Golden Milk Recipe:
- 1/4 cup of turmeric powder
- 1/2 teaspoon of ground black pepper
- 1/2 cup of water
- In a small saucepan, combine water, turmeric and black pepper.
- Stir in 1 tsp of water at a time until ingredients thicken to form a paste.
- Let cool completely before storing in an airtight container in the fridge. Can be stored for up to five days.
In a small saucepan containing 1 cup of coconut milk, (any non-dairy milk may be used, almond, rice etc.)
- Whisk 1 tsp of turmeric paste
- Add 1 tsp of extra-virgin coconut oil
- Add 1 tsp of ground cinnamon (optional)
- Add 1 tsp of ground ginger (optional)
Stir and mix ingredients until hot. Remove from heat and strain into a cup. Add honey to taste.
I make this recipe 2-3 times a week, especially during the winter months.
Benefits and Uses of Cayenne pepper (Capsicum annuum):
Originating from the capsicum family, cayenne pepper is derived from hot chili peppers, which originated in Central and South America. Capsicum, the active ingredient in cayenne peppers, is what gives it its spicy flavor.
It also has pain relieving properties. Ingesting cayenne pepper can increase the body’s core temperature and in turn, help burn calories.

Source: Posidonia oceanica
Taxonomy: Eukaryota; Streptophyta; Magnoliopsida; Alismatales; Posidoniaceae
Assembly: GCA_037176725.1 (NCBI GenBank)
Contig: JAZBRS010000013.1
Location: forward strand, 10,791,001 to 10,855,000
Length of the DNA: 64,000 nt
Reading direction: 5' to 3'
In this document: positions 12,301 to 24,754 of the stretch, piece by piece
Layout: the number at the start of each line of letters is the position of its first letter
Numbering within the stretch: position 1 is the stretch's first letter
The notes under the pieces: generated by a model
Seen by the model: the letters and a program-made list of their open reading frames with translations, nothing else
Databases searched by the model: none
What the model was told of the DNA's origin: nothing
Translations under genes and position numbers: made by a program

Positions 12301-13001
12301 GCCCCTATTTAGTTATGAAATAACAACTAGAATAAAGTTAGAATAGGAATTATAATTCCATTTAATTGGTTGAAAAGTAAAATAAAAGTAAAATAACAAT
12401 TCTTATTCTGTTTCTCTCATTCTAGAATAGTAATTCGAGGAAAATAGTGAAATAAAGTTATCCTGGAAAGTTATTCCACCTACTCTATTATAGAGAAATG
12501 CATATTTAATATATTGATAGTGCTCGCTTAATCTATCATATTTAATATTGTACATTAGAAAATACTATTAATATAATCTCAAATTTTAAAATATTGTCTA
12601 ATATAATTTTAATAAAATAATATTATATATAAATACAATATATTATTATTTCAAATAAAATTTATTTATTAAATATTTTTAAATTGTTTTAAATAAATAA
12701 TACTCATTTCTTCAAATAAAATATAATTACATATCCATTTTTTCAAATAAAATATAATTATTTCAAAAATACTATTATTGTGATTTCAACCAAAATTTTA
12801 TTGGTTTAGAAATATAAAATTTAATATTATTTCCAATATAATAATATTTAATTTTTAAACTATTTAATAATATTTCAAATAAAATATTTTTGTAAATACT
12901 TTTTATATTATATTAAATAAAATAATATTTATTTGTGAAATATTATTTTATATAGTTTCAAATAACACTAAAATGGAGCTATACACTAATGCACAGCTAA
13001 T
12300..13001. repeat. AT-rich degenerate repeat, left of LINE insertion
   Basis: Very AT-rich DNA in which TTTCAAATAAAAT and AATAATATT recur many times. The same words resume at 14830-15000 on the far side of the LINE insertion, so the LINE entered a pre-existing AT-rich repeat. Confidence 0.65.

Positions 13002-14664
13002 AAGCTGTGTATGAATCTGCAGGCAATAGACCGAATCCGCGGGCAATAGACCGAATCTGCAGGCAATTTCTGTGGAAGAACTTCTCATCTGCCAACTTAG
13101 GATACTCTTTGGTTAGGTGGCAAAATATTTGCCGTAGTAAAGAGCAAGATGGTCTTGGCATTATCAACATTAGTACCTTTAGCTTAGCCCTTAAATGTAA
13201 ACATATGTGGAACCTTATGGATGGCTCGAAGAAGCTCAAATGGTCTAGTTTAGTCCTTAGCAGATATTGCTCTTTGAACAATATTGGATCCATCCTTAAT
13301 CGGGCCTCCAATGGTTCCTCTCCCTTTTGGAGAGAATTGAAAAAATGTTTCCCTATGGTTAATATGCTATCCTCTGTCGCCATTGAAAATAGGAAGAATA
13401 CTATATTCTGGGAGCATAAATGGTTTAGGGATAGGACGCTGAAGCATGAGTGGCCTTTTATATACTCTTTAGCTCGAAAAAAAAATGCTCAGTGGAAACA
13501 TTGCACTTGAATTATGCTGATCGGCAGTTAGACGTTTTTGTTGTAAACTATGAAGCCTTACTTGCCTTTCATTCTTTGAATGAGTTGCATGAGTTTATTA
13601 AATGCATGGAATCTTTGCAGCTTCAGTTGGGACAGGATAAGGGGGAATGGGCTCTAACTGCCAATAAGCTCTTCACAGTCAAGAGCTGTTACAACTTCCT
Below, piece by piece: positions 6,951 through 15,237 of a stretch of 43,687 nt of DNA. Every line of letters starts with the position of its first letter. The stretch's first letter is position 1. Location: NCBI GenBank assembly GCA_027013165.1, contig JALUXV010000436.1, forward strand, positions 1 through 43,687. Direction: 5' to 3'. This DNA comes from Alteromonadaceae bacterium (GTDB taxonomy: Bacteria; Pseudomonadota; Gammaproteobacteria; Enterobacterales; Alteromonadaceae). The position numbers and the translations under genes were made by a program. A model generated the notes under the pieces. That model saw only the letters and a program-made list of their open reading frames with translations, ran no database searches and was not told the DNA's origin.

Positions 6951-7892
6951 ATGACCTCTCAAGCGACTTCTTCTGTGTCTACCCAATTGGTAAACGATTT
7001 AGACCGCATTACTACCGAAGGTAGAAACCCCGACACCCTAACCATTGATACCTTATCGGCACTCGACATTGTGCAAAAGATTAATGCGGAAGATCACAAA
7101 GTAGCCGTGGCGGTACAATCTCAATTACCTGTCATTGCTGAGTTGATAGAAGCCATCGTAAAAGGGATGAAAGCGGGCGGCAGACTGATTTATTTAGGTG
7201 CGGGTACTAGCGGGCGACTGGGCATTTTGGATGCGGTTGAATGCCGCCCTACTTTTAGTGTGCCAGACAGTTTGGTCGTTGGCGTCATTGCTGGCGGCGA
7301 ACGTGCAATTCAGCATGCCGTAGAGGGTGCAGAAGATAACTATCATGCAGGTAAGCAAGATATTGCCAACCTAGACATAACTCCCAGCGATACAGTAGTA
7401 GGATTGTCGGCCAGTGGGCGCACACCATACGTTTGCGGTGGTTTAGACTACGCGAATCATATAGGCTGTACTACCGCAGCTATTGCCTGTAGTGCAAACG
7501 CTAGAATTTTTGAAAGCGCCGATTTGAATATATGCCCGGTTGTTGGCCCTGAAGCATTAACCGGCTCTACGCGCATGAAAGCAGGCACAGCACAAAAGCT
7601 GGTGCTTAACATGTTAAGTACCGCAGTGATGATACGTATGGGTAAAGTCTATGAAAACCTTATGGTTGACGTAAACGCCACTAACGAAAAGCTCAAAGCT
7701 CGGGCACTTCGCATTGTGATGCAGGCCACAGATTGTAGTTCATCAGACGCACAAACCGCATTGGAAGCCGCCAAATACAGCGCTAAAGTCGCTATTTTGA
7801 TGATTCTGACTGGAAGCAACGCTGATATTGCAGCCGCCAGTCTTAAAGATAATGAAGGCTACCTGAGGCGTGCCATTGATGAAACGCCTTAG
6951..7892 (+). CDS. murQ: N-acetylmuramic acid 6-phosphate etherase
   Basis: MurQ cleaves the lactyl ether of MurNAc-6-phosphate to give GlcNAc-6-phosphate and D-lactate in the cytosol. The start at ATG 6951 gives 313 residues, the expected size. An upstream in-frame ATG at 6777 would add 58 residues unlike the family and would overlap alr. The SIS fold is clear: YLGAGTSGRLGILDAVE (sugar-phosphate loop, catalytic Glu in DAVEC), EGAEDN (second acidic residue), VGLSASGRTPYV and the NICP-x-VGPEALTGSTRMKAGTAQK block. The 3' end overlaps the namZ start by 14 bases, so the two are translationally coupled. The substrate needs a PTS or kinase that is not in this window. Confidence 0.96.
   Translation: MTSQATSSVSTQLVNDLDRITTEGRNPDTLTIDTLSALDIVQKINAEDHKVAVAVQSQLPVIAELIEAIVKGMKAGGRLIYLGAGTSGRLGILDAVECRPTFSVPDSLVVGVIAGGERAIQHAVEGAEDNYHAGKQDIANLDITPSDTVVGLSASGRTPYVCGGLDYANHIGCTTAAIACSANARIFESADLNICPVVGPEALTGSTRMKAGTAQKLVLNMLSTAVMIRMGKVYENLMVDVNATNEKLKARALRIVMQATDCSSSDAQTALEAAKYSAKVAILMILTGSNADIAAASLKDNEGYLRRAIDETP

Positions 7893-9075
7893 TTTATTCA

Cayenne pepper is a versatile spice and can be used in practically any dish, from your morning scrambled eggs to your dinner of fish filet. Personally I sprinkle some on everything I eat that isn’t sweet.
Benefits and Uses of Ginger (Zingiber officinale):
Ginger is a herbaceous perennial. It originated from China. It belongs to the Zingiberceae family and is closely related to turmeric. Ginger has powerful antioxidants and has anti-inflammatory properties and may be beneficial in long term use.
Growing up, I suffered from motion sickness a lot. My grandma used to give me ginger tea to soothe my nausea. Ginger is widely used as flavoring in foods and beverages.
During long winter months, I frequently drink ginger and cinnamon tea to help soothe my throat and fight off colds.
Benefits and Uses of Rosemary (Rosmarinus oficinalis):
A member of the mint family, rosemary is used mostly as food flavoring. Its full of antioxidants and also has anti-inflammatory properties. May be used in aromatherapy to improve concentration.
Rosemary contains carsonic acid, a natural benzenediol abietane deterpene. One benefit of carsonic acid include fighting off damage caused by free radicals on the brain and studies show that it may help prevent brain aging.
As food flavoring, rosemary has a sharp flavor. It can be used fresh or dried. It is preserved very well when the herb is dried.